Filmmakers Create Epic Scale Model Of The Solar System

Aerial view of a true scale model of the solar system built in the Nevada desert. See below for more details and a fantastic video on its creation. Credit and copyright:
Aerial view of a true scale model of the solar system built in the Nevada desert by Alex Gorosh, Wylie Overstreet and friends. See below for details and a fantastic video on its creation. Credit and copyright: Wylie Overstreet and Alex Gorosh

Picture the solar system. I’m guessing the image in your head is similar to what you might see in an astronomy text with colorful spheres of different sizes set on a series of nested circles orbiting a large yellow sun. And it all fits neatly on a single page. Or maybe two pages.

Is this how you picture the solar system? You're not alone. Credit: NASA/JPL
Is this how you picture the solar system? You’re not alone. Credit: NASA/JPL

Nothing could be further from the truth. The proportions and distances are completely wrong, but necessarily so. If we shrank the orbits of all eight planets down to scale and fit them on a fold-out page in a coffee table book or large computer monitor, the planets themselves would be microscopic, invisible to the eye, making the diagram useless. So we cheat by blowing the planets up.

After seeing these illustrations all our lives, we forget how truly tiny the planets are in relation to the space that separates them. The solar system is made of mostly empty space with bits of matter — planets, comets, asteroids and one sun — to liven up the vacuum.

Overstreet's and Gorosh's model starts with a marble-sized Earth. Using it as a standard, they created an accurate scaled model of the solar system in the Nevada desert. At this scale, the sun is 5 feet (1.5 meters) in diameter. Credit and copyright: Wylie Overstreet and Alex Gorosh
Overstreet’s and Gorosh’s model starts with a marble-sized Earth. Using it as a standard, they created an accurate scaled model of the solar system in the Nevada desert. At this scale, the sun is 5 feet (1.5 meters) in diameter. Credit and copyright: Wylie Overstreet and Alex Gorosh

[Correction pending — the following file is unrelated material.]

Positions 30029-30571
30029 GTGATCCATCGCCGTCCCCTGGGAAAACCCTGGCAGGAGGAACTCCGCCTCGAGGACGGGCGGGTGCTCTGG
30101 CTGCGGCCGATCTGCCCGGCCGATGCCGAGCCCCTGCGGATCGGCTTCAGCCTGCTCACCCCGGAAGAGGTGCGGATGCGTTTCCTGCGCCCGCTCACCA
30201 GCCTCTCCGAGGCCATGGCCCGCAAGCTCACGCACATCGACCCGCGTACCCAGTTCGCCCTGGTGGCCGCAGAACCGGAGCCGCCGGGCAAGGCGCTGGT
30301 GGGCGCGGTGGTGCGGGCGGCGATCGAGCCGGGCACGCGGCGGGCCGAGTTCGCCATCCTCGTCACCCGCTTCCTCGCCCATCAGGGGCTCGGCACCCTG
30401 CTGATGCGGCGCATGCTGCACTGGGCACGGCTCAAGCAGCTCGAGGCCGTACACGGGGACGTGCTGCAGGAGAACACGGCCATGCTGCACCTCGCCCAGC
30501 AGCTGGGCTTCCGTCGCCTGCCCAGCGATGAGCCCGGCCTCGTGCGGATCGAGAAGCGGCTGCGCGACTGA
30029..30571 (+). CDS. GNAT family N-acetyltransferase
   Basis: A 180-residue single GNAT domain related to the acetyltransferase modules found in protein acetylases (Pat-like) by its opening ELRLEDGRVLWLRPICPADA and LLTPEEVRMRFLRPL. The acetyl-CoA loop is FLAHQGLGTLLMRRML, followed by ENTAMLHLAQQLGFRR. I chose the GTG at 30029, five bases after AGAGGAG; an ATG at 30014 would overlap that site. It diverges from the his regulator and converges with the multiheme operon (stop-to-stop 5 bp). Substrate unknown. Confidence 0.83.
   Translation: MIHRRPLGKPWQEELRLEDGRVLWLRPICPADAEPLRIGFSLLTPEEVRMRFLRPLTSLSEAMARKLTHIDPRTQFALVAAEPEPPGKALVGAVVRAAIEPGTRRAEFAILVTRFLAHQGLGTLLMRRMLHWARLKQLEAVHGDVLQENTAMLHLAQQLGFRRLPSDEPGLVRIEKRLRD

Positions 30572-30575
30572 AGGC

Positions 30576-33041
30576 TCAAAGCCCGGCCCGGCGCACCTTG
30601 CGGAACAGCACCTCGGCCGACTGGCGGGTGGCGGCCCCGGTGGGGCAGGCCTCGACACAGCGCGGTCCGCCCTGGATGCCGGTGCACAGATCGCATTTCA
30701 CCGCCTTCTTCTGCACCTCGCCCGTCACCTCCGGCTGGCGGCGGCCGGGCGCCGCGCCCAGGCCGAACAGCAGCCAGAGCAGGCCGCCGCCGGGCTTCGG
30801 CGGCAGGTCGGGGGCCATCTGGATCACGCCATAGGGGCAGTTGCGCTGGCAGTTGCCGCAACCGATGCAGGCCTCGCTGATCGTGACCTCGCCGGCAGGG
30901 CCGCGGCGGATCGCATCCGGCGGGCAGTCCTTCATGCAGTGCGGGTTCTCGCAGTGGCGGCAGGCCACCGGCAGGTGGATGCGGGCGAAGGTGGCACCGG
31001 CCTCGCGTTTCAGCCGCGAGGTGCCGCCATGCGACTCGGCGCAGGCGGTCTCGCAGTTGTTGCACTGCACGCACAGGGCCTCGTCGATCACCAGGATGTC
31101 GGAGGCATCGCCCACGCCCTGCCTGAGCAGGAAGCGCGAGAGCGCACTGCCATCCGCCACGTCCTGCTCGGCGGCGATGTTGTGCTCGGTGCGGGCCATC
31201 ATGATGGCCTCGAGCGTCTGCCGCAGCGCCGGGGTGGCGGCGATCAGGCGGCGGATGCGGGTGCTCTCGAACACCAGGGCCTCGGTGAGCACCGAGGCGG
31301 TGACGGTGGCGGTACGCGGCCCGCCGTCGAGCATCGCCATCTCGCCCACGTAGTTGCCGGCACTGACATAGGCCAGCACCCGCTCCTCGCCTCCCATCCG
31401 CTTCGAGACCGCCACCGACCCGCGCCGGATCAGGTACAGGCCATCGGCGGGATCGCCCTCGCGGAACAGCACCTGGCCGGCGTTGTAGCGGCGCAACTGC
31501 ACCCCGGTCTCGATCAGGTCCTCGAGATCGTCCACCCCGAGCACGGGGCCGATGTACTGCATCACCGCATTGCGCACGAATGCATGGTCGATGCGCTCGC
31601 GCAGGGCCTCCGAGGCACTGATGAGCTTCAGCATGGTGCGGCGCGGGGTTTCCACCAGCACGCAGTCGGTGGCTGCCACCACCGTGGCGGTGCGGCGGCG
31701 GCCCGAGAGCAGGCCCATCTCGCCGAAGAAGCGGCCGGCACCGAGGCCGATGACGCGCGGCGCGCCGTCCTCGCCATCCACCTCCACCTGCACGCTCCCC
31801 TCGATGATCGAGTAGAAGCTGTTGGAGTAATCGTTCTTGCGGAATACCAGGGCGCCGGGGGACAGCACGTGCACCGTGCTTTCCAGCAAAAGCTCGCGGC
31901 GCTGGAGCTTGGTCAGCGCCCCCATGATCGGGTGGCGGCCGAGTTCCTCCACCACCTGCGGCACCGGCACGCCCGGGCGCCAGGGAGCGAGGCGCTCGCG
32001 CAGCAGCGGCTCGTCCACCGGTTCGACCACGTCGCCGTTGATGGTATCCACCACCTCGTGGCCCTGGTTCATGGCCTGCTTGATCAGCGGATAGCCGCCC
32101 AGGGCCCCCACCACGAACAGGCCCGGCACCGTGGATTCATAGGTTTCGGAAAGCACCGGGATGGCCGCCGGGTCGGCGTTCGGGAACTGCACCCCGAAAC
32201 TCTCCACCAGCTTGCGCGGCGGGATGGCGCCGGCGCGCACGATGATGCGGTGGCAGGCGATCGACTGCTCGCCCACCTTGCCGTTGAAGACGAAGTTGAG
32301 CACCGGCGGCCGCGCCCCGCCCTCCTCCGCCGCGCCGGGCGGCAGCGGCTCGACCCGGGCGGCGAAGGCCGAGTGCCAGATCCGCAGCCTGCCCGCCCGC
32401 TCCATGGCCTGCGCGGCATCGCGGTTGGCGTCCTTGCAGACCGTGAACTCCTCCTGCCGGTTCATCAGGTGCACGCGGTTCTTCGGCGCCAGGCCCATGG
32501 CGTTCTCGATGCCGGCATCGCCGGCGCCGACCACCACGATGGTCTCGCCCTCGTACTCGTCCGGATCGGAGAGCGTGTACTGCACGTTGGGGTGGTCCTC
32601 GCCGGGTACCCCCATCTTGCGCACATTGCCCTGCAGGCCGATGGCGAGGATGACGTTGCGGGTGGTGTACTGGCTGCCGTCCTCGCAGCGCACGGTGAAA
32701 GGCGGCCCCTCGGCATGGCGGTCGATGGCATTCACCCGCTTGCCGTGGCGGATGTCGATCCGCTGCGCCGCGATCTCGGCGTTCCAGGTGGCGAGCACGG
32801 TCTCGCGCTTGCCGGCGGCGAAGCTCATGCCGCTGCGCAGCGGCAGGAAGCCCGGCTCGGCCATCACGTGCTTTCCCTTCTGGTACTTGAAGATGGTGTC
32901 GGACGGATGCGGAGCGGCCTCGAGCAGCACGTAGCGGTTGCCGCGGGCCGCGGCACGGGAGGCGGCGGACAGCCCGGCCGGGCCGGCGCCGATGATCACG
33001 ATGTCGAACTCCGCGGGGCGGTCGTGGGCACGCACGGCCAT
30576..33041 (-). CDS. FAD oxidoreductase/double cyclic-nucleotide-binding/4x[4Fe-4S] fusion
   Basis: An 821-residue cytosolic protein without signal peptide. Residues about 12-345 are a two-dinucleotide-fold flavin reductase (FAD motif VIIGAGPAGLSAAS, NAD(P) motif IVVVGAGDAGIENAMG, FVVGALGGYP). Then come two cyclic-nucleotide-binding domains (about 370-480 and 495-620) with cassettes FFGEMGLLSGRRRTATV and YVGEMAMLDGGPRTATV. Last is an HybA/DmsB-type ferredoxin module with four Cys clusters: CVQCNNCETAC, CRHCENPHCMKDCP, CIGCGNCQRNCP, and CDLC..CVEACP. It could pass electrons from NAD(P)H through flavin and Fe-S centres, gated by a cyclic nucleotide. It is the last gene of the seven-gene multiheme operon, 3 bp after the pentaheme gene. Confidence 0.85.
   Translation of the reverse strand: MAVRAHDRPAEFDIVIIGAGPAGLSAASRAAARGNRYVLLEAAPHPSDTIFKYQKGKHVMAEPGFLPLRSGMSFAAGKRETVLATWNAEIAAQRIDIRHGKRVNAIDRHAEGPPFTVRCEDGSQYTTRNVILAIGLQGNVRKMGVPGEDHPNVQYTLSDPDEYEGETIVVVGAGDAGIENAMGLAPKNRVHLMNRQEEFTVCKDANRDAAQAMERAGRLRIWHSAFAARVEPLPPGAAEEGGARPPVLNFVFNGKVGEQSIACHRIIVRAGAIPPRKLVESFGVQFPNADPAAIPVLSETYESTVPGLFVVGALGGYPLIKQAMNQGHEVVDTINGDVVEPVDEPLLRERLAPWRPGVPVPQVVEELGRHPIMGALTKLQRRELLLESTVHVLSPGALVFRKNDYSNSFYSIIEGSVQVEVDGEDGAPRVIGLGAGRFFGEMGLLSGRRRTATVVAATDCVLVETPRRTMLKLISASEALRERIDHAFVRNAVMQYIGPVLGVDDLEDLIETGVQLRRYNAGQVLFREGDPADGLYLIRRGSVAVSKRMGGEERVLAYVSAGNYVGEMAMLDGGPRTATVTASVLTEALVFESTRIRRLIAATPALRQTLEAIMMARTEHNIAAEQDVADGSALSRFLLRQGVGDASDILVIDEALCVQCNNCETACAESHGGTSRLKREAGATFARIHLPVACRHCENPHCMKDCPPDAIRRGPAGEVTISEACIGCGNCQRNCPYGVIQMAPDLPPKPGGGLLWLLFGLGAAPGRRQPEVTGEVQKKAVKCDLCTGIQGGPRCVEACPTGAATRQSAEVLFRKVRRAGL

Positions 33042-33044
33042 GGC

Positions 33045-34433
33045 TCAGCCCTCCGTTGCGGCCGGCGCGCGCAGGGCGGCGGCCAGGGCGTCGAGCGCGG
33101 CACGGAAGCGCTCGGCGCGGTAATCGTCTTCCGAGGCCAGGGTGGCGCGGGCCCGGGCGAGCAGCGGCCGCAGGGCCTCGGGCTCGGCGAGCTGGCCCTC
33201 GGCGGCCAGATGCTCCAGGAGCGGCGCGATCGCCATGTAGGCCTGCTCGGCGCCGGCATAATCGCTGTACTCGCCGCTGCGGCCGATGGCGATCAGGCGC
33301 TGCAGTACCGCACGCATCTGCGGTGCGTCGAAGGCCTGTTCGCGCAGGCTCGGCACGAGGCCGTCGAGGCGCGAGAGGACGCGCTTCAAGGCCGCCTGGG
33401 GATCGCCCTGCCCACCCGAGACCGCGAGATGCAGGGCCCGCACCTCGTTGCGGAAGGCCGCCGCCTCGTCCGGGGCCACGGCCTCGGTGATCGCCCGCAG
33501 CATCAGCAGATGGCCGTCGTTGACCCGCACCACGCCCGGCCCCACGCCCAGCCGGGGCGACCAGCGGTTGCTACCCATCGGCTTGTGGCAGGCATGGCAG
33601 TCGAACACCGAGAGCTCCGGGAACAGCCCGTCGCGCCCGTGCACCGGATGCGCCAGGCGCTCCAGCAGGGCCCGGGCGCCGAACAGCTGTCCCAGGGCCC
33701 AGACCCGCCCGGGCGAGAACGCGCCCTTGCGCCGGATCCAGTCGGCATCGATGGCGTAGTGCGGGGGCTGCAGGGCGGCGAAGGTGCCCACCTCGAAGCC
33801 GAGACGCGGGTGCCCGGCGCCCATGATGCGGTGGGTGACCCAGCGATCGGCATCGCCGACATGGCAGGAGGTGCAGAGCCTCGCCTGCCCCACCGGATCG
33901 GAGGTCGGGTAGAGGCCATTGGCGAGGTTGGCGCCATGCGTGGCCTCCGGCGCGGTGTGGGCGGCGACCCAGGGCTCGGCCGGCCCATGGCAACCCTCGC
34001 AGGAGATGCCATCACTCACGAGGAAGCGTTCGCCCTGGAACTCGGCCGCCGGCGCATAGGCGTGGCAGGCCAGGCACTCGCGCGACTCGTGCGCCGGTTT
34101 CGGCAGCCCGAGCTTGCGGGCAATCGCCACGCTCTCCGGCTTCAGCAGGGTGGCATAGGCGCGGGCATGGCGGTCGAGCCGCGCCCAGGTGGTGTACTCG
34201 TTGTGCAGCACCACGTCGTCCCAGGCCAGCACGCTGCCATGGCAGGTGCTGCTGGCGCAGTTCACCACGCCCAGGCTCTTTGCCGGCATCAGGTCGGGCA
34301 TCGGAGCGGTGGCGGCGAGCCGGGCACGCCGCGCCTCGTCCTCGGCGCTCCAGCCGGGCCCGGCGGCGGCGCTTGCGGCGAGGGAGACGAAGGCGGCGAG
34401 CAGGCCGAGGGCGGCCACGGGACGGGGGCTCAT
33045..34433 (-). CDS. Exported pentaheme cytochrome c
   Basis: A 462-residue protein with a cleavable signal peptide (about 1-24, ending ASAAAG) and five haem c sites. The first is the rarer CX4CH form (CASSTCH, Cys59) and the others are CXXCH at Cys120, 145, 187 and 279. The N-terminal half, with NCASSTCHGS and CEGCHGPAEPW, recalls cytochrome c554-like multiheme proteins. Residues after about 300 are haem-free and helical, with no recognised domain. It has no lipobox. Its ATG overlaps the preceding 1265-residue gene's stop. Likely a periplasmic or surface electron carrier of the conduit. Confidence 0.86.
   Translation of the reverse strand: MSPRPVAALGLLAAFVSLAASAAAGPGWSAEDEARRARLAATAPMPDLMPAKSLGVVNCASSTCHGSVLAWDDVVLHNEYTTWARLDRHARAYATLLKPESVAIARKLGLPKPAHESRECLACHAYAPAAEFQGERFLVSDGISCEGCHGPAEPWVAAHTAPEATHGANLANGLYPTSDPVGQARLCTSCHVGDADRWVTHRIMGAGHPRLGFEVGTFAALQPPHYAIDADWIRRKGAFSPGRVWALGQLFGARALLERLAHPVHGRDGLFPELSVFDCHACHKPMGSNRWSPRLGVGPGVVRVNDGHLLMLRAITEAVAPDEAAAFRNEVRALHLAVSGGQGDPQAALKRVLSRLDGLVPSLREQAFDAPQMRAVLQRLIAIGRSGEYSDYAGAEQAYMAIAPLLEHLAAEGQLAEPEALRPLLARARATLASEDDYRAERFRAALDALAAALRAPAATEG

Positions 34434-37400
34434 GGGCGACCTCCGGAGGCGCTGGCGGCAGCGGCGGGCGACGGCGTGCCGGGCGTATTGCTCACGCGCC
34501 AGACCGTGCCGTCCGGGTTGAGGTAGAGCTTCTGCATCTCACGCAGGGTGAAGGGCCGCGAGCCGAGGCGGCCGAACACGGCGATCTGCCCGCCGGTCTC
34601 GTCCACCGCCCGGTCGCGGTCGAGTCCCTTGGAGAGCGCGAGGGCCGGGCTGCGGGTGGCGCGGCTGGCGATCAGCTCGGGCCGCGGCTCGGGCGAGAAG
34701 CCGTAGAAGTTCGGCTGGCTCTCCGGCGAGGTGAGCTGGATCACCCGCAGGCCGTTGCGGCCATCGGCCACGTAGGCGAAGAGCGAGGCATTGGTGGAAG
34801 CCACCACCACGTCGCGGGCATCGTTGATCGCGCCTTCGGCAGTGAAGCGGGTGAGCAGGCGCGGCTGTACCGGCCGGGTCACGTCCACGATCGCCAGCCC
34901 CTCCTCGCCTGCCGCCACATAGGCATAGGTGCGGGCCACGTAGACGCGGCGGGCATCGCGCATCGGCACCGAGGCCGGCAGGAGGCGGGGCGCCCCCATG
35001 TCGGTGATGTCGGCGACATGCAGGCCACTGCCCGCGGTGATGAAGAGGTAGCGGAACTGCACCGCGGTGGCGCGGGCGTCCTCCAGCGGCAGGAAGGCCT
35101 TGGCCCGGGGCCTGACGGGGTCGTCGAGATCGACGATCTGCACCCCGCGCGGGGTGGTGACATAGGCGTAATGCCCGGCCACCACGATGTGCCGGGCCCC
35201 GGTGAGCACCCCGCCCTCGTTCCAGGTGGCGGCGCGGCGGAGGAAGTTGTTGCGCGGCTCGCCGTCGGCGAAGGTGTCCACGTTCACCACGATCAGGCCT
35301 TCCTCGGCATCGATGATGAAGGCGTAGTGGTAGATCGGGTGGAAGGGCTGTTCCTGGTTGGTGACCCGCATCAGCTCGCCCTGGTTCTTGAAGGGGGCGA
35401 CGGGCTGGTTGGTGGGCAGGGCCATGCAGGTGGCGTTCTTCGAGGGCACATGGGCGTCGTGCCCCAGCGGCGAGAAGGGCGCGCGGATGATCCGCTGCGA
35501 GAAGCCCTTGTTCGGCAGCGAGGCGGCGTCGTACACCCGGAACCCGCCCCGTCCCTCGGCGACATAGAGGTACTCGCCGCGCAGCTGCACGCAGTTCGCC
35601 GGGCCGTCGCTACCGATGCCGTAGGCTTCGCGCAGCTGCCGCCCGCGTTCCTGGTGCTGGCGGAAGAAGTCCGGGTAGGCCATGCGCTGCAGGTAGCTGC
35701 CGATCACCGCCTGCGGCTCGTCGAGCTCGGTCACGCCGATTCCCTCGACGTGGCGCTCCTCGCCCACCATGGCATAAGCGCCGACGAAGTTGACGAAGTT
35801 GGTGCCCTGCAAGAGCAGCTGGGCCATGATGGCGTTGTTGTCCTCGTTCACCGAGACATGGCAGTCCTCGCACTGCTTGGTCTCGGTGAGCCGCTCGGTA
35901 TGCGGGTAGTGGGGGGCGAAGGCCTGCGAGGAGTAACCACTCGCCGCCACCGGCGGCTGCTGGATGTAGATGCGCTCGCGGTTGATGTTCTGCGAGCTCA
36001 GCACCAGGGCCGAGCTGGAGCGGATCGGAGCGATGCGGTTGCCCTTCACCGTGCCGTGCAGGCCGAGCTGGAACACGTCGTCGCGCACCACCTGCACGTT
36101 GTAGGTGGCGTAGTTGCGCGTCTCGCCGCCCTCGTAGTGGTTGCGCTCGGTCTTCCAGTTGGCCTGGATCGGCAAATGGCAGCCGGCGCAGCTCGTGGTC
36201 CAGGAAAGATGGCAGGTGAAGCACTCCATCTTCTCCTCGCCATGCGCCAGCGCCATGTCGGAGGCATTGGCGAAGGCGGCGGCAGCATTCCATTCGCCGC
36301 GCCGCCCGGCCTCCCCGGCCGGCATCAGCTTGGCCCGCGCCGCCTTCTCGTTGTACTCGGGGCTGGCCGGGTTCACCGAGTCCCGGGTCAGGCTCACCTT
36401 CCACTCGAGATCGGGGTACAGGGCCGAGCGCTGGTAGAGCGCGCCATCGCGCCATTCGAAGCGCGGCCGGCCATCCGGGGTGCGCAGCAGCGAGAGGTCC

Enter filmmaker Wylie Overstreet and director Alex Gorosh. Like you and I, they never found an image that represented the real scale of the solar system, so they decided to create one themselves. Not in a photo (too much paper!), but a scale model using a spacious dry lake bed in the Nevada desert.

They based their model on an Earth the size of a marble and scaled from there. Even with Earth shrunk down to less than 1/2-inch, they still required 7 miles (11.3 km) of space to include all the planets through Neptune.

In the span of 36 hours they platted out a mesmerizing and visceral true scale model solar system, even attaching lights to their car to drive and film the orbits of the planets at night. The video is a delight to watch. You may find yourself touched as I was by scope and scale of it all, the wonder of our tiny existence. Nice work, guys.


To Scale: The Solar System

The HD Vimeo above occasionally has buffering issues. If you run into a slowdown, here’s the Youtube version:

 

Wylie Overstreet prepares adjusts an illuminated scale model of Saturn on its post. Still frame from video. Copyright and credit: Alex Gorosh and Wylie Overstreet
Wylie Overstreet adjusts an illuminated scale model of Saturn on its post. Still frame from video. Copyright and credit: Alex Gorosh and Wylie Overstreet

While theirs might be the most effective at communicating size and distance, you might be interested in some earlier efforts, including a humorous take by Bill Nye the Science Guy (below) and the Sweden Solar System, the largest scale model on Earth which goes beyond Neptune well into the Kuiper Belt. Wishing you a mind-expanding day!


Bill Nye Demonstrates Distance Between Planets

6 Responses

  1. One thing I wish these guys had included is some sense of the time factor. Their solar system appears to be a swarming beehive of motion but consider that marble Earth taking a full year to travel around its desert path. A smaller scale sub-video showing the Earth’s motion along its dirt track to the proper time scale would have been informative. I don’t have a clue what that would look like, off the top of my head. Great stuff, anyway. Norman Sanker

    1. astrobob

      Interesting and good idea Norman. Given the scale, the movement wouldn’t be too difficult to see for the inner planets. The outer – I’m not so sure. Maybe someone reading these comments will do the calculations.

  2. Hey Bob, my rough calculations indicate the marble-sized Earth (I don’t think they ever give an exact size) should move around it’s dirt track orbit at about 5 inches per hour. I approached this problem from two different directions and got the same answer so I’m moderately confident. (Ha!) This says to me that, not only are the planets incomprehensibly far apart, but they’re crawling along at a snail’s pace relative to the vast distances involved. I’ve seen the number 66,000 mph for the Earth’s orbital speed. That’s 8.5 time the Earth’s diameter each hour. If you moved a globe across your living room rug at that rate–could you even perceive the motion? Check my math, I’m prepared to be humiliated. Norman

    1. astrobob

      Peter,
      If Norm is correct and Earth moves 8.5 diameters per hour and assuming the marble’s about 1/2 in across, that means the Earth marble moves about 4.25 inches per hour. Applied to Neptune, I get close to your value, .77 inch per hour.

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